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Dreaming of turning pro: British rider Olly Moors planning for a bright future

Ambitious British rider tells Cyclist about his quest to get to Continental level and beyond, but how he's still staying realistic

Jack Elton-Walters
13 Aug 2019

At the recent British Circuit National Championships, Joey Walker (Madison Genesis) got the better of Isaac Mundy (Richardsons-Trek) in the men's race to earn the striped jersey. Just 14 other riders finished – the other 30 starters, including some well known names on big domestic teams, were lapped and pulled out before the end of the race.

One of those who did finish was Olly Moors in 11th place, which he says could have been higher but for a rival's mistake ahead of him on the final lap. Moors, 22, is a rider who knows what he wants but isn't getting carried away with his ambitions.

'For next year my aim is to go back up to Continental level. That could be in the UK or Belgium,' Moors says. Looking at his results so far this season and the dedication he gives to his craft, it's by no means a far-fetched ambition.

Moors currently plies his trade for Belgian team VDM Van Durme-Michiels-Trawobo CT but made the trip home to the circuit champs to ensure the British domestic teams – or those that will be continuing into 2020, at least – get a good look at this talented young rider.

It says a lot about the precarious nature of the British domestic scene that established names like JLT-Condor and more recently Madison Genesis have signalled their intention to call time on their tenures, something Moors is keeping in mind as he looks to step up to Continental level for the coming seasons.

'I think because of the state of British cycling right now with everything going on and with Madison folding, I don’t think any of the teams are in a position to guarantee rides at the moment,' Moors explained, adding that he's currently quite content living in Belgium.

'Belgium feels like home now,' he explains. 'I’ve lived in the same flat for the past three years. With how close the races are in Belgium, there’s no travel involved really because the races are so near.

'Even the big UCI races, everything’s within touching distance where in the UK you have to travel so far.

'I think my preference really is either/or in terms of a British or Belgian team, so whatever opportunities are given or are thrown my way I'm happy with. I’ve got a great family at home who help me when I’m in the UK but here I also have a good set of people around me.'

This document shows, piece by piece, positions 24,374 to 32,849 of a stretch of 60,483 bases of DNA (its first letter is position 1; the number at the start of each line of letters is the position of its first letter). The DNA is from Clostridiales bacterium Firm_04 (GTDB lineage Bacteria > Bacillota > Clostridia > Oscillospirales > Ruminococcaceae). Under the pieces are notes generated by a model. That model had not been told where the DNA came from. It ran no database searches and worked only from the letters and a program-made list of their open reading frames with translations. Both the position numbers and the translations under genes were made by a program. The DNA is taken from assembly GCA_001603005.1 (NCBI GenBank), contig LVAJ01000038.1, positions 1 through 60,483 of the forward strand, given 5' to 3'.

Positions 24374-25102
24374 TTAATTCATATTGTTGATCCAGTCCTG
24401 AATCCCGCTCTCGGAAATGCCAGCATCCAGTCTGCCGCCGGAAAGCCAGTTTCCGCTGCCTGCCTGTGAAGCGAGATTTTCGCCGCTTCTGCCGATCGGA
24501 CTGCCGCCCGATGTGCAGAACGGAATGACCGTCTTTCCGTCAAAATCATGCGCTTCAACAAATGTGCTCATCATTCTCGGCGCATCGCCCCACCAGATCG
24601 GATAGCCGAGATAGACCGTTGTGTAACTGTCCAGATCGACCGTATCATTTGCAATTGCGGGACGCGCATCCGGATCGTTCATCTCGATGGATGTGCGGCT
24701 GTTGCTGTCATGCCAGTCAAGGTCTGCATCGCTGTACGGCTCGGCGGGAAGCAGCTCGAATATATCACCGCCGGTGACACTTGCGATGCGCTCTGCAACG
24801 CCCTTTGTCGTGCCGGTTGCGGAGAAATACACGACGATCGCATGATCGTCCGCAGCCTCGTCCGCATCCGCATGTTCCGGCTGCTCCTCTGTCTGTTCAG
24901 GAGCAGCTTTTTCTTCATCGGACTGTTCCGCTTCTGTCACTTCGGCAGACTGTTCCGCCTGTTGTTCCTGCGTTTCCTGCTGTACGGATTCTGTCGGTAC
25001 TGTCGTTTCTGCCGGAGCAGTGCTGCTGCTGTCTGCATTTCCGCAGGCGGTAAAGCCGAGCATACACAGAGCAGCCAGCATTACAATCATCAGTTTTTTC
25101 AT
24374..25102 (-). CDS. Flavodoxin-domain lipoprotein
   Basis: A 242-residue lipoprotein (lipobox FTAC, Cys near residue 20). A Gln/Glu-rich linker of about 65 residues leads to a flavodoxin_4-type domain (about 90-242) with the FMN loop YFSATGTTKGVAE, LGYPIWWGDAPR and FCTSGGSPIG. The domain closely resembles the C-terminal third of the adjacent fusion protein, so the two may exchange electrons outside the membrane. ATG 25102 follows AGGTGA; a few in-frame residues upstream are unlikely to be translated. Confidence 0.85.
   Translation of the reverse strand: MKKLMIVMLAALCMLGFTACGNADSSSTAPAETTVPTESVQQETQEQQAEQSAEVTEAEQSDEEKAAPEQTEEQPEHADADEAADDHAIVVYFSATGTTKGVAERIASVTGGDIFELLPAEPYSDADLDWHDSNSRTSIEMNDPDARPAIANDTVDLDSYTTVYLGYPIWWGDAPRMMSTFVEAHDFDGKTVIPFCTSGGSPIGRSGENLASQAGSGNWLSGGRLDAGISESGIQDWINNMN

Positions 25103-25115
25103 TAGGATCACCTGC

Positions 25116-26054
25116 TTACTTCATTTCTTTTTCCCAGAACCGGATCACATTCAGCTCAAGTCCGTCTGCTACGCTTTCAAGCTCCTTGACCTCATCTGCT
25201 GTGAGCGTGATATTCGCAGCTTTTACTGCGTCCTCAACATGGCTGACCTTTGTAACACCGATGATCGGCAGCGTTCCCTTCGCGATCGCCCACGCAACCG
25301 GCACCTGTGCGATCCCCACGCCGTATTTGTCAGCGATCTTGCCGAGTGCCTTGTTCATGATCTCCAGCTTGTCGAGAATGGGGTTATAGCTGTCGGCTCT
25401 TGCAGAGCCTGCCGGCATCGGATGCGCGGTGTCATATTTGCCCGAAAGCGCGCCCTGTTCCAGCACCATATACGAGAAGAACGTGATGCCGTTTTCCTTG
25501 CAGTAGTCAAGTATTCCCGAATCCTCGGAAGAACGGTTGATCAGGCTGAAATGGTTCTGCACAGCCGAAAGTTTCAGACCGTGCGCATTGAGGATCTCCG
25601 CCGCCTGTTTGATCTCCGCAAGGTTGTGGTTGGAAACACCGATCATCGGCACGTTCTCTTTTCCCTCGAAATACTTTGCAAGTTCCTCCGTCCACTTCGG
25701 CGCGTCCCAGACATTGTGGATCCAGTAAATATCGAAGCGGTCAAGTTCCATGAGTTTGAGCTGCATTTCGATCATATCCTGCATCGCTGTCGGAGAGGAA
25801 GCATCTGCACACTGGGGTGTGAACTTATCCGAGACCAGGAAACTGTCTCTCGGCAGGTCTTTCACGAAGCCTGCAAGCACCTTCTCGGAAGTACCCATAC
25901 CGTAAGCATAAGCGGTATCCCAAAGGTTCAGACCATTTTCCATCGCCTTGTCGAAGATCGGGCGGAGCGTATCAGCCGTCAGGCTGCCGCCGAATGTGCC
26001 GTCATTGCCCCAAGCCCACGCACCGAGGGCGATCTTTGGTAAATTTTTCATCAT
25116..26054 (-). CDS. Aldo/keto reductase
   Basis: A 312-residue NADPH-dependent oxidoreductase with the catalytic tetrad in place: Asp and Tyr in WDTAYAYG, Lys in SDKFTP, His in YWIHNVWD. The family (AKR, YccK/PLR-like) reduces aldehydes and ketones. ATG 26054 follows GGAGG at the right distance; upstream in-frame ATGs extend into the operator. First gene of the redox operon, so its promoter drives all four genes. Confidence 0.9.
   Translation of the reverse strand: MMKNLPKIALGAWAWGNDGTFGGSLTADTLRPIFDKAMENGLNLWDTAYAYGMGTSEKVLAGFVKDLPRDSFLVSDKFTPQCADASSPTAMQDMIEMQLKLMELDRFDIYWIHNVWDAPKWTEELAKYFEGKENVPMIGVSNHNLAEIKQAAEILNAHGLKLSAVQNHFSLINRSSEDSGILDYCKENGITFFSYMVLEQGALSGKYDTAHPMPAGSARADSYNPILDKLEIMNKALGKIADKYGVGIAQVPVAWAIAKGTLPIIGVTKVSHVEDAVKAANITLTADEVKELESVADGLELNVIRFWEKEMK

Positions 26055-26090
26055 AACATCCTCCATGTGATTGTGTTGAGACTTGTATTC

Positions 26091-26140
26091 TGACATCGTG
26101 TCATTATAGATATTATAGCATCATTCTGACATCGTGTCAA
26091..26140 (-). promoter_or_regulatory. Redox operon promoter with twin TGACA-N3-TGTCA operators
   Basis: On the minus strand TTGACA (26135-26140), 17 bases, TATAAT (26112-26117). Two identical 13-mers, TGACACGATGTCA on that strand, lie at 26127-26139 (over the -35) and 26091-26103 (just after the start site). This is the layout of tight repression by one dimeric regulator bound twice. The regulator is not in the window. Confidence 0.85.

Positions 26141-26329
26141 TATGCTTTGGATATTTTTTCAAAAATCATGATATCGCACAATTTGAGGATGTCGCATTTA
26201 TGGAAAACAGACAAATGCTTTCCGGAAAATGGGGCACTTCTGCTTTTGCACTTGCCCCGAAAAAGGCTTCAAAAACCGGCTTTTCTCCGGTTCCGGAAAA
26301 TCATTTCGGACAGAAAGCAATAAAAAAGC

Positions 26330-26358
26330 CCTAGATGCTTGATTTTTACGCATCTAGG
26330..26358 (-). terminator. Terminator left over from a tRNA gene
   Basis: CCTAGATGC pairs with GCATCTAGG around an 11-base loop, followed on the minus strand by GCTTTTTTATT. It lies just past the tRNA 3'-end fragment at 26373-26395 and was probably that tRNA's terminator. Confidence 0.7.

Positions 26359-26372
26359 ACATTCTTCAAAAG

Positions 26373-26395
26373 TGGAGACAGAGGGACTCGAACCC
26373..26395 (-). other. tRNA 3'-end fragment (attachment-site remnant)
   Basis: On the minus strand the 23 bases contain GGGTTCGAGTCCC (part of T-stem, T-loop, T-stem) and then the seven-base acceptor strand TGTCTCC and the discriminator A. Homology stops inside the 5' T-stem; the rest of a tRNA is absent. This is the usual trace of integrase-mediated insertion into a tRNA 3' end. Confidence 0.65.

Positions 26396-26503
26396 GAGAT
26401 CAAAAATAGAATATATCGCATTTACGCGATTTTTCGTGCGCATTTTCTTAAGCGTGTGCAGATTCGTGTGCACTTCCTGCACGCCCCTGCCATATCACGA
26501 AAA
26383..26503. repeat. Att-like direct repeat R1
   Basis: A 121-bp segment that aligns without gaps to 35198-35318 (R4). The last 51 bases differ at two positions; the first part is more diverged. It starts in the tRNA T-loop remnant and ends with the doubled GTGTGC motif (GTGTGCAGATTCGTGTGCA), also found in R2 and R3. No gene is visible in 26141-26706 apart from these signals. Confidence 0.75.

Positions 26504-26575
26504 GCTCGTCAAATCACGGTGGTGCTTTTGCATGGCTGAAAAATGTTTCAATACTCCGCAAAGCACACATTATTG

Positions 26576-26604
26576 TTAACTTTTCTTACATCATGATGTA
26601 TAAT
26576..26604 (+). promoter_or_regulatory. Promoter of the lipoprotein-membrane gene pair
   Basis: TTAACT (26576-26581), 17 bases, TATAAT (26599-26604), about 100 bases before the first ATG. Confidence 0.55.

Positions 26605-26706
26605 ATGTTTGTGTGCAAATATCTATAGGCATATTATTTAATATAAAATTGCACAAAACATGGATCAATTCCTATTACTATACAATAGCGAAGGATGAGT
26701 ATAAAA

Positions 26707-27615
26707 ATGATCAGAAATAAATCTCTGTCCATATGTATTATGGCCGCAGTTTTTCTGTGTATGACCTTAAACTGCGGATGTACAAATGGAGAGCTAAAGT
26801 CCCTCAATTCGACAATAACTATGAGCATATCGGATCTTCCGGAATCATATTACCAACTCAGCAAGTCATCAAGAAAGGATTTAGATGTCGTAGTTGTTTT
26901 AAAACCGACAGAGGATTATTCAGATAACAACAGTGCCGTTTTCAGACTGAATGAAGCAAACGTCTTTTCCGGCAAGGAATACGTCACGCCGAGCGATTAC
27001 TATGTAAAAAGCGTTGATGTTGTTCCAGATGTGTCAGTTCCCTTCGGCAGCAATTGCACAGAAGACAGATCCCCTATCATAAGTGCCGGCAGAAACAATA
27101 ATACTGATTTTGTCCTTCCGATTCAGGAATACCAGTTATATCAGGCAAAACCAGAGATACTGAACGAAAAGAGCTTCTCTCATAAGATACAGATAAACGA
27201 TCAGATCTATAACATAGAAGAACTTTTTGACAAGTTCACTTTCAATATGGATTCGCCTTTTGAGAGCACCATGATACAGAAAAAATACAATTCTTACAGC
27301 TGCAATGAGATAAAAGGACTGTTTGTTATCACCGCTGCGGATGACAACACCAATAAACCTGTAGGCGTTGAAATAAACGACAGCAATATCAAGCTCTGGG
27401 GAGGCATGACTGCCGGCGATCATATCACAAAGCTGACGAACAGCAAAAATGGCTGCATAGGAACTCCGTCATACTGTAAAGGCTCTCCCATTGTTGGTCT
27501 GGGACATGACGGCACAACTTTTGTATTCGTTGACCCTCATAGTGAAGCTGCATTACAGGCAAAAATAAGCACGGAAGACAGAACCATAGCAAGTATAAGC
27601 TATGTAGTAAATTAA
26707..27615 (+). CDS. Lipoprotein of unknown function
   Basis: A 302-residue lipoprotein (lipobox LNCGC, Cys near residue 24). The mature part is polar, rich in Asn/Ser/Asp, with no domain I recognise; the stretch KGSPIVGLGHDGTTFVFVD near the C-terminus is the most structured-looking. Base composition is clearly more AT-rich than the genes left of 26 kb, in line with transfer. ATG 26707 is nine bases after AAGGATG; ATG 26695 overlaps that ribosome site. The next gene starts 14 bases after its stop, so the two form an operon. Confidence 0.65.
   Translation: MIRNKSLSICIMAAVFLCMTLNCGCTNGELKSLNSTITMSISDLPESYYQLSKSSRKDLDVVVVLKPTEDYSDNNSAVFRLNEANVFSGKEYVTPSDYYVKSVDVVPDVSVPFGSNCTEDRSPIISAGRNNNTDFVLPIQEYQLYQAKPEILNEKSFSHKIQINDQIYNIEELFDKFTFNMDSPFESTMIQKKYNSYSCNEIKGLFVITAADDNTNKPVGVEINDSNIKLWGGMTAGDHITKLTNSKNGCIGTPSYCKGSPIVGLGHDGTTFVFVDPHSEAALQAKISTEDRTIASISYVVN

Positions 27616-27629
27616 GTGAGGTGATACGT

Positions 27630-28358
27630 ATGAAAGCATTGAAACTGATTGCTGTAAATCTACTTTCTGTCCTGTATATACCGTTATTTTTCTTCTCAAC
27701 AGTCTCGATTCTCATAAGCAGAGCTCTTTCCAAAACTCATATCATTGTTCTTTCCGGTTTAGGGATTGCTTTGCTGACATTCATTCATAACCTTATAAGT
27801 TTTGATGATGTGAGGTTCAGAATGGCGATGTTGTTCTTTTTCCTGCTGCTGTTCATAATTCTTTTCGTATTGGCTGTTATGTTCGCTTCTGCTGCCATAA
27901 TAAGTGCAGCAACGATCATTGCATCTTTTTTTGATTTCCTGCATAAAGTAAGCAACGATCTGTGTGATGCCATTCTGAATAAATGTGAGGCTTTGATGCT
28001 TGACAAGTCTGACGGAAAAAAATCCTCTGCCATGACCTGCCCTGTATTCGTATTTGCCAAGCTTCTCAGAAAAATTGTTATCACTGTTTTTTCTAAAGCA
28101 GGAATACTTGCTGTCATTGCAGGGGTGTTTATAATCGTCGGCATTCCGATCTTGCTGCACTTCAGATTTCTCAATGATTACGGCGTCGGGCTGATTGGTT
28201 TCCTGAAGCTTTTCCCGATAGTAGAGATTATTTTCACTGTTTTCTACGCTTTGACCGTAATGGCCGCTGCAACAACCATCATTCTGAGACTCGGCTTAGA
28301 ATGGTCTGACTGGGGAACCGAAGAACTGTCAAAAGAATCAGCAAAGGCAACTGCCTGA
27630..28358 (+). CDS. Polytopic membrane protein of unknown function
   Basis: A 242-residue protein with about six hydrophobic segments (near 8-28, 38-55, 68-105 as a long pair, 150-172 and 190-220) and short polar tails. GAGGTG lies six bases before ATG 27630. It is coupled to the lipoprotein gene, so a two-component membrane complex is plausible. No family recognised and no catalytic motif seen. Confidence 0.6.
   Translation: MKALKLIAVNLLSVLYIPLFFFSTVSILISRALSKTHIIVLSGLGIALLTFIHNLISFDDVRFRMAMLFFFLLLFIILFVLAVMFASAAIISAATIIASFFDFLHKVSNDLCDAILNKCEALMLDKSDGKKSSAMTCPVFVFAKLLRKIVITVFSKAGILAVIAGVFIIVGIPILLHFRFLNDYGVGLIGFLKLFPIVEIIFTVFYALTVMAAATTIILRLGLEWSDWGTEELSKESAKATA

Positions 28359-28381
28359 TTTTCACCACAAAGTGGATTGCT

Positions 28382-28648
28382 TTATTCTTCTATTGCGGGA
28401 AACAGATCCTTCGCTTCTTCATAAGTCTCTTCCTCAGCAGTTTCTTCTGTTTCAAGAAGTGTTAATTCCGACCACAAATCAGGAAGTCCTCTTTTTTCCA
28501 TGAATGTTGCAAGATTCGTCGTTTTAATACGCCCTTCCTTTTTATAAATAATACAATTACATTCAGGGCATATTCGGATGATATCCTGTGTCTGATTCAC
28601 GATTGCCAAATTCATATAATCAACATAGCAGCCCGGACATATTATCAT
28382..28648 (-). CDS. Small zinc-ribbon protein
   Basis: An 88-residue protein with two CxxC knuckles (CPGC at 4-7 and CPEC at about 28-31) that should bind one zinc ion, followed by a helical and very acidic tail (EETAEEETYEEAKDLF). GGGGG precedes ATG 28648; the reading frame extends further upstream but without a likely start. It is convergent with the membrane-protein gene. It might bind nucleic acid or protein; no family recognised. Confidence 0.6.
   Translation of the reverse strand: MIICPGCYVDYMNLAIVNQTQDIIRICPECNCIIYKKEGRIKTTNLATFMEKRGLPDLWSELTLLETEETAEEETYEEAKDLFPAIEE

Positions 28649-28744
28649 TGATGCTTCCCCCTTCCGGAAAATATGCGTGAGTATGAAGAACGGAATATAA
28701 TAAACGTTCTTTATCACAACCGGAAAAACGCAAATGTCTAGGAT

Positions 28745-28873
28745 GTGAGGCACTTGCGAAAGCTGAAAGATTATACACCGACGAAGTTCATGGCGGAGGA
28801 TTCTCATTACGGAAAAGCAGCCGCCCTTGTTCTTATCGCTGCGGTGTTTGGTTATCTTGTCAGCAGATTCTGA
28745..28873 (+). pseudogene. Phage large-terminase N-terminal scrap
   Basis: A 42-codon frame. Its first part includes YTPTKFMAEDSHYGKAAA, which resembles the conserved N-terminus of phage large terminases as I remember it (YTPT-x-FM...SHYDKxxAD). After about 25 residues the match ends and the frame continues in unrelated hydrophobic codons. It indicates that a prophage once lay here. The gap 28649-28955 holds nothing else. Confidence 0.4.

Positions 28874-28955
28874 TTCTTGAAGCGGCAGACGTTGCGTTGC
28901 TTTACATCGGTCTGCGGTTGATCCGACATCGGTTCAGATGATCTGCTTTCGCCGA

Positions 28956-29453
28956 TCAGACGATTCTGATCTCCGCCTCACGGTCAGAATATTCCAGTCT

This deep into the 2019 season, the 22-year-old is able to reflect on what he's achieved so far and what might be left for him to gain from the remainder of the year before he dives back into his winter training regime. A key and obvious aim is to cross the line with his arms in the air at some point.

'I’d definitely like to get a win this year, I’ve been so close: I’m on about 13 top 10s and something like 20 top 15s!' he laughs. 'I’m always in the front, with the breakaways, with the front splits and always in a position to win but I just haven’t quite pulled it off yet.

'It’s definitely an aim for the rest of the year to get that win.'

Moors's ambition to race at a higher level is clear and his results suggest he'll be quite at home there but despite everything going in the right direction, he is keeping his feet firmly on the ground.

'I try to stay really realistic,' he admits. 'It’s so easy in life and especially in cycling to get ahead of yourself. I just kind of look at my natural progression and how far I’ve come over the last year or two but I don’t want to make any stupidly over-ambitious aims.

'Obviously it’d be nice to be in the WorldTour, that’s perhaps a final aim but I’ve also got to be realistic and take it all a step at a time. You’ve just got to be patient.'

Looking beyond his remaining races this year, and his pursuit of that elusive win, Moors plans to spend the approaching winter on Mallorca, which he used as a training base ahead of this season.

'I spent this winter on Mallorca and it was the best two months I’ve had on the bike in terms of training. On and off the bike, it's just perfect to have that structure. I was almost robotic at a point, nothing went wrong really.'

Moors is also in the privliged position of having a villa at his disposal for use in the off-season, acting as a house-sitter while the tourists are elsewhere at holiday brand Velusso's Mallorcan base.

'How well it went was really down to where I was staying, the Velusso villa is just perfect. The location is in the foothills of every mountain that any cyclist can dream of.'

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